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EDITOR IN CHIEF- ABDULLAH BIN SALIM AL SHUEILI

First partial corneal transplantation surgery at Al Nahda Hospital

First partial corneal transplantation surgery at Al Nahda Hospital
First partial corneal transplantation surgery at Al Nahda Hospital
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MUSCAT: A specialised medical team from the Ophthalmology Department at Al Nahda Hospital successfully performed the first entire thickness corneal transplantation on a 28-year-old woman who was suffering from Keratoconus. The operation lasted for two and a half hours.


Dr Haitham bin Hilal al Mahrooqi, senior specialist for corneal transplant, cataracts and vision correction at Al Nahda Hospital, said that the corneal transplants may be total or partial. Partial transplants have several advantages and fewer complications and a faster recovery period after the operation.


Transplanted rejection rate is less and the life span of the cornea is longer. Presently, there is a global trend to perform this type of operation to its great benefit, Dr Al Mahrooqi said, pointing out that partial transplant can not treat all cases and a complete corneal transplant may be needed in certain cases.


Dr Al Mahrouqi stressed that performing this type of operation in the Sultanate of Oman is a testament to the competence of the Omani cadre who proved that they are qualified to perform this type of operation and ensure the quality of healthcare provided to patients. He added that with the restart of corneal transplant operations 3 months ago, 25 corneas were transplanted. In the past only full-thickness corneal transplants were performed.


First partial corneal transplantation surgery at Al Nahda Hospital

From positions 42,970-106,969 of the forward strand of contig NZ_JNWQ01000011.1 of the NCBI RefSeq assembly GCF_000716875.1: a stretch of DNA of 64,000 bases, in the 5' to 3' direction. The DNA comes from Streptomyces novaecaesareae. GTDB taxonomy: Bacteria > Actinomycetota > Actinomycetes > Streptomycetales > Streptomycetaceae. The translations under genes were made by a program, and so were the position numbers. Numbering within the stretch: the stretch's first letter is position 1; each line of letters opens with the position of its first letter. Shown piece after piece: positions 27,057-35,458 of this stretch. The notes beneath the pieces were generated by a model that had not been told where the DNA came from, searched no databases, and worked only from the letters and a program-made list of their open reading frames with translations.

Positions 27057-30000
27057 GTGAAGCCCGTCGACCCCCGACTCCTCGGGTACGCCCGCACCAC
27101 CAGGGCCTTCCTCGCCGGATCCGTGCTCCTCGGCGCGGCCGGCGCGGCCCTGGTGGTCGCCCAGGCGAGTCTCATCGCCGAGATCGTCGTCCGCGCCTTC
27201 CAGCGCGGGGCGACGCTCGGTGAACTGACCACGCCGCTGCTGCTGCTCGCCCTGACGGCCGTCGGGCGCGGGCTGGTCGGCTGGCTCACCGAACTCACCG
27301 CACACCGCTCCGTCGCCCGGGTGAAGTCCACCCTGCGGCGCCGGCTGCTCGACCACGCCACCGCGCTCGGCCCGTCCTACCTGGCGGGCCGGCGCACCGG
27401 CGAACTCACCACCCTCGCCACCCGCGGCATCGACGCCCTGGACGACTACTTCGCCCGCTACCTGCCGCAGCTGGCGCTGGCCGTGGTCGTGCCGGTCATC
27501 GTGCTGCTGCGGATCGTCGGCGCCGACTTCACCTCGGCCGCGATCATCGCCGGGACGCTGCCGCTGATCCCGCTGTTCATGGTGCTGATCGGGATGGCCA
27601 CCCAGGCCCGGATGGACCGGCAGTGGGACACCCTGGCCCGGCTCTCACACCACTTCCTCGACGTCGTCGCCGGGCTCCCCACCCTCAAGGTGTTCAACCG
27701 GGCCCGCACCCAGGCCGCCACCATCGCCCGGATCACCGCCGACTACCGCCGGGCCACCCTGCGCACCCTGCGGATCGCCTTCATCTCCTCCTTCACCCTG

First partial corneal transplantation surgery at Al Nahda Hospital


Partial-thickness corneal transplant operations are needed in cases of presence of scars in the cornea, Keratoconus, presence of some genetic diseases. Partial-thickness corneal transplants have only 5 per cent risk of rejection compared to full-thickness transplants where the risk can be between 15 and 20 per cent, Dr Al Mahrouqi said.


The National Organ Transplant Programme seeks to localise the corneal transplant service in the Sultanate of Oman through the eye bank that collects and preserves corneas from donors within Oman during the next five years to achieve self-sufficiency to the service available in all governorates of Oman instead of being limited only to the Muscat Governorate.


Restarting corneal transplant operations at Al Nahda Hospital contributed to achieve many positive outcomes including localising the service and achieving self-sufficiency in corneal tissue with the presence of qualified national cadres to perform this type of operation, ensuring the quality of healthcare provided to patients and reducing the number of patients travelling abroad for treatment thereby saving time, effort and money. — ONA


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